The technical speech is one of the most common types of speeches. It often focuses on a singular issue and provides new insight, information, or solutions to that issue. Although it is the main driver of the technical speech, focusing solely on content is not sufficient to keep the audience engaged. This article presents five mistakes to avoid in order to deliver an effective technical speech.
When someone tells you that you need to attend a technical presentation, what is the first thing that goes through your mind? Do you imagine yourself watching a parade of numbers, statistics, and data points? Do you imagine an unending list of boring and unreadable PowerPoint slides?
Unfortunately, this is frequently the case. Furthermore you will often see the same mistakes from one speaker to another. You can distinguish yourself from the majority of other speakers by avoiding the same common mistakes.
Here are five things to avoid the next time you need to give a technical presentation:
Drawing attention to your anxiety –
- “I’m sorry I’m not used to doing speeches.”
- “I found out at the last minute that I had to do a speech and I didn’t have much time to prepare.”
- “I really don’t know what to say.”
Too often, an inexperienced speaker will use one of these sentences (or variations thereof) to begin the speech. Generally, the speaker does so to apologize and to get clemency from the audience. In still further situations, that speaker will apologize every time he or she makes a mistake and will offer some excuse. The audience will notice on its own that you are ill at ease. When you mention it over and over, you only encourage them to pay attention to that fact. How do you avoid this issue?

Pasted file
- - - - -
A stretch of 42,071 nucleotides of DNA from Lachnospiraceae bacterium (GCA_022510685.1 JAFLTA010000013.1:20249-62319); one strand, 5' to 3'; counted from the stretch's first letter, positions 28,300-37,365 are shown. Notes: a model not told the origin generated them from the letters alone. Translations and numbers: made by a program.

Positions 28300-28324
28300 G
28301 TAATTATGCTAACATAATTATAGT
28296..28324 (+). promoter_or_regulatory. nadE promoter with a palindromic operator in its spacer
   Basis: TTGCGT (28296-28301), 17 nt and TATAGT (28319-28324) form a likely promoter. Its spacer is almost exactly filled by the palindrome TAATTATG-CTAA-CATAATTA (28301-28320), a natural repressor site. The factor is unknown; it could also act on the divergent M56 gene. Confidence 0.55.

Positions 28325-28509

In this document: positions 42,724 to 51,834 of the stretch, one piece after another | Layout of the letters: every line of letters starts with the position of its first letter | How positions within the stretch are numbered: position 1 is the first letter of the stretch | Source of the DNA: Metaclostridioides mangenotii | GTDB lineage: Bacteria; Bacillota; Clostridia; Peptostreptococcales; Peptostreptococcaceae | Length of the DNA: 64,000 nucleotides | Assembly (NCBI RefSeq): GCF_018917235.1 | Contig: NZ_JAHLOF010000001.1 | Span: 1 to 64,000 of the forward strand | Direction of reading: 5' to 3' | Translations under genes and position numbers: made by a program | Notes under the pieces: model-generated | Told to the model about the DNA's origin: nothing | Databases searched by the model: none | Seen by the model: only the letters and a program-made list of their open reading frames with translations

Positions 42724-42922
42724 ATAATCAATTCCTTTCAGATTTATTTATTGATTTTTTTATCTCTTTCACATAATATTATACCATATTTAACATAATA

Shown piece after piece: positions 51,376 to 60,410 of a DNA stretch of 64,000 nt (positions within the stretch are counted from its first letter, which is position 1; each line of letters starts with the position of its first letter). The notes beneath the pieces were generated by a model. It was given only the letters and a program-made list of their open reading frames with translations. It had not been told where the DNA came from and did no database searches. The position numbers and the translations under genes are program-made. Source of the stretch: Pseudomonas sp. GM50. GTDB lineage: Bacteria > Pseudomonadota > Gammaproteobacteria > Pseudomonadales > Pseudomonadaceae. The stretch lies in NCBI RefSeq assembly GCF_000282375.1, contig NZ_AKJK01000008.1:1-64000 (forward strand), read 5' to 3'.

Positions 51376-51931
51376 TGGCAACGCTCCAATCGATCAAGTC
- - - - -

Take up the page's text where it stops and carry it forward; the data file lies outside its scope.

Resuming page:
Here are a few solutions:
- Prepare as early as possible
- Use humor when you make a mistake.
- Trust yourself when you speak to the audience.
- Focus on the audience’s needs, not on how you feel.
- Refuse to do the speech without adequate preparation time.
Forgetting the audience – That is, forgetting to maintain constant contact with the audience. Speaking to a group is like a dialogue, even if there is only one person doing the speaking and the rest of the audience is only listening. Your role as a speaker is to make sure that your audience is following you throughout your speech.
When you speak, maintain visual contact with your audience. Don’t get distracted by your PowerPoint slides, your notes, or anything else that takes your attention away from your audience. When you maintain visual contact with the audience, you can see in their eyes and in their posture if they understand, if they are paying attention, or if they are bored. This will allow you to adjust more easily to their state of mind.
Incorrect use of PowerPoint – As a presentation tool PowerPoint is overused. Furthermore, it is often improperly used. It is used to show large amounts of text when it should be used to display visual information. It’s used as a memory jogger instead of a presentation aid. All the emphasis is put on the PowerPoint slides even though the slides should only add to the presentation.
Most audiences are sick of PowerPoint presentations nevertheless many speakers still believe that PowerPoint adds “professionalism” to their speech. This is only true if it is used effectively. Otherwise, it makes you look like an amateur. “Less is more” is a good philosophy when using PowerPoint. There is elegance in simplicity. A simple slide is more evocative than an over-charged one. A slide with no animation is more appreciated than a slide that uses all of PowerPoint’s special effects.